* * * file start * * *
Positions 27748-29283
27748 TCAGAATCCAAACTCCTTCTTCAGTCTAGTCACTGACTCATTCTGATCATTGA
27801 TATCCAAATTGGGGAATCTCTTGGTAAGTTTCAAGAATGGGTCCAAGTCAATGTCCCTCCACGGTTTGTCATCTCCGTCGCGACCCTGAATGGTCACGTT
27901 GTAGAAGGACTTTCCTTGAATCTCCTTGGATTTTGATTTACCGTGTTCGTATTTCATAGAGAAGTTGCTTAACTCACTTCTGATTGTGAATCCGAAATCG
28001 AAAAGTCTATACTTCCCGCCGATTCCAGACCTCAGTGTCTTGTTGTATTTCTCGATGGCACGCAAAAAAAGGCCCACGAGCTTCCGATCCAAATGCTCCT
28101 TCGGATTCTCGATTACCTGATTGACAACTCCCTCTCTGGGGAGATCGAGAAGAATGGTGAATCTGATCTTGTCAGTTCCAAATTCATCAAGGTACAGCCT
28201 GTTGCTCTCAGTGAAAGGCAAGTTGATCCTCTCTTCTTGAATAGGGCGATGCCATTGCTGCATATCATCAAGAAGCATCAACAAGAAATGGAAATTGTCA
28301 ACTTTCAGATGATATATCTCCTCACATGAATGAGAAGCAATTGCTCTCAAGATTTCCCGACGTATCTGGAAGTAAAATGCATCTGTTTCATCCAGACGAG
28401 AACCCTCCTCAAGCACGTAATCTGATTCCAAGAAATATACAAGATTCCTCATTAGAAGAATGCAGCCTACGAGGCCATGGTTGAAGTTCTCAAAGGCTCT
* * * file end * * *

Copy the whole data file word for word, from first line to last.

Positions 27748-29283
27748 TCAGAATCCAAACTCCTTCTTCAGTCTAGTCACTGACTCATTCTGATCATTGA
27801 TATCCAAATTGGGGAATCTCTTGGTAAGTTTCAAGAATGGGTCCAAGTCAATGTCCCTCCACGGTTTGTCATCTCCGTCGCGACCCTGAATGGTCACGTT
27901 GTAGAAGGACTTTCCTTGAATCTCCTTGGATTTTGATTTACCGTGTTCGTATTTCATAGAGAAGTTGCTTAACTCACTTCTGATTGTGAATCCGAAATCG
28001 AAAAGTCTATACTTCCCGCCGATTCCAGACCTCAGTGTCTTGTTGTATTTCTCGATGGCACGCAAAAAAAGGCCCACGAGCTTCCGATCCAAATGCTCCT
28101 TCGGATTCTCGATTACCTGATTGACAACTCCCTCTCTGGGGAGATCGAGAAGAATGGTGAATCTGATCTTGTCAGTTCCAAATTCATCAAGGTACAGCCT
28201 GTTGCTCTCAGTGAAAGGCAAGTTGATCCTCTCTTCTTGAATAGGGCGATGCCATTGCTGCATATCATCAAGAAGCATCAACAAGAAATGGAAATTGTCA
28301 ACTTTCAGATGATATATCTCCTCACATGAATGAGAAGCAATTGCTCTCAAGATTTCCCGACGTATCTGGAAGTAAAATGCATCTGTTTCATCCAGACGAG
28401 AACCCTCCTCAAGCACGTAATCTGATTCCAAGAAATATACAAGATTCCTCATTAGAAGAATGCAGCCTACGAGGCCATGGTTGAAGTTCTCAAAGGCTCT